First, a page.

Working safely with PU
How to work safely with PU foam
Whatever tool you hold in your hands, it is important that you know how to use it. Hardened PU foam is resistant to mould and rotting, it has no odour and is physiologically safe. When working with foam, you should observe some basic safety instructions.
Wear protective clothing
PU foam adheres to almost every surface, even skin! The high adhesive quality of assembly foams is one of its greatest benefits for permanent insulation of windows and doors or sealing connections.
The effect you want on your building is something you need to avoid on your skin! Even very fresh foam is very sticky and can only be removed from the skin mechanically or with chemicals.
People who are sensitive could suffer irritation, if MDI foams come into direct contact with the skin and eyes. Therefore, you should display as little free skin as possible when working with PU foams, and wear gloves and goggles.
This protects the skin and the eyes in particular. If foams should get into the eyes, rinse immediately with plenty of water and seek medical advice.
Ensure that rooms are well ventilated
When working with foam, ensure that the workplace is ventilated adequately. Hardened PU foam is resistant to mould and rotting, it has no odour and is physiologically safe.
As long as the foam is not hardened, the vapours it emits are deemed harmful due to the isocyanates (MDI) it contains. Isocyanates, as a main constituent of assembly foams, can irritate e.g. eyes, skin and the respiratory passages.
The legislator has defined a maximum workplace concentration, the so-called MAK value, to protect people who work with PU foam on a regular basis. This value is 0.005 ppm and is not reached when the room is adequately ventilated, even if PU foams are used permanently.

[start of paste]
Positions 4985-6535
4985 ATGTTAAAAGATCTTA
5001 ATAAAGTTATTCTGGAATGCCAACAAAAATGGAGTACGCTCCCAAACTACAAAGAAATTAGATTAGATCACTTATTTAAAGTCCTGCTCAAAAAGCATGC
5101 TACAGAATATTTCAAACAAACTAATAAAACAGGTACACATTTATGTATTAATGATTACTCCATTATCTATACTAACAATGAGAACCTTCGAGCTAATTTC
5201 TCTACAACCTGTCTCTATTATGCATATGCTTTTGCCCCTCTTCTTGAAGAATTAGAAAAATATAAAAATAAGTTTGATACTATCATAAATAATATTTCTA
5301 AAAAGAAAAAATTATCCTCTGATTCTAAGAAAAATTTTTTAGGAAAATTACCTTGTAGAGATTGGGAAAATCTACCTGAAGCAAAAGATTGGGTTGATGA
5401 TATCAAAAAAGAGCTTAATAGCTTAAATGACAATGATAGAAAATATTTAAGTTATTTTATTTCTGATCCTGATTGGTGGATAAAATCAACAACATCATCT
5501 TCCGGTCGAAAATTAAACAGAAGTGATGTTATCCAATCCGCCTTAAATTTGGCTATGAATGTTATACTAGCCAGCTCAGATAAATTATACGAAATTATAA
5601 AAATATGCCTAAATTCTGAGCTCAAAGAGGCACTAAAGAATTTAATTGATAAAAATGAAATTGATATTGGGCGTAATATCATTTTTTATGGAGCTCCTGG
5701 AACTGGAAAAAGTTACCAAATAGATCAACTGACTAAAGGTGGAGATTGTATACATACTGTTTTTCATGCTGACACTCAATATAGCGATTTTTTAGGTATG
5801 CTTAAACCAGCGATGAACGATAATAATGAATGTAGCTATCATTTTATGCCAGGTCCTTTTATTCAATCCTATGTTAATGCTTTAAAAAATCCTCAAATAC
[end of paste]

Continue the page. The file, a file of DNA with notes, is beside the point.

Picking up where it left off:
An adequate air supply also ensures that no vapour-air mixes can be created with the pressurised gas of the aerosols that are highly flammable and explosive. Hardened construction foam contains no more free MDI and is therefore harmless. Measurements of room air close to hardened PU foam found that the values in the air lay below the detection limit.
Never heat up construction foam cans and protect them from the sun
Assembly foam cans are pressurised. Therefore, they may not be heated with lamps or fans, neither may they be placed on radiators because there is a risk of explosion. Likewise, the cans should be protected against direct sunlight and temperatures above 50 °C.
The reason? If a can is heated, the gas in the can may expand too quickly and increase the pressure in the can. In the worst case, the can may burst.
Very cold PU cans can be brought back up to a temperature at which they can be processed by placing them in lukewarm water. The better alternative would be to use winter foam.
PU winter foams are specially developed for frosty temperatures and, depending on the formula, deliver high-quality insulation and foaming results in temperatures up to -10 °C.
Never work with damaged cans
Even if a small dent seems harmless: the slightest of damage can weaken the can to the extent that it unable to withstand the pressure of the gas when used and explodes.
Here is some advice about storage and transportation of PU foam cans.
Avoid smoking and open flames
Like all aerosol cans, PU foam cans may not come into contact with fire. When working with cans, it is possible that vapour-air mixes can be created briefly that are highly flammable and explosive
Safety instructions on the can
The most important safety and health instructions are stated on each can. All chemical products sold in Europe need to be labelled according to the CLP Ordinance (Classification, Labelling and Packaging).
The CLP Ordinance replaces the previous national labelling regulations.
It is largely based on the recommendations by the United Nations, the GHS (Global Harmonised System for classification and labelling of chemicals). The objective of the global harmonised system is to make the level of protection for human safety and the environment standard, transparent and comparable.
We have summarised more information about the CLP ordinance and also provide explanations of the symbols on our website.
The general processing information stated here is not binding. For binding information about processing, handling and occupational safety, please refer to the product and safety data sheets for the respective PU foam issued by the manufacturer and the labels on the PU foam cans.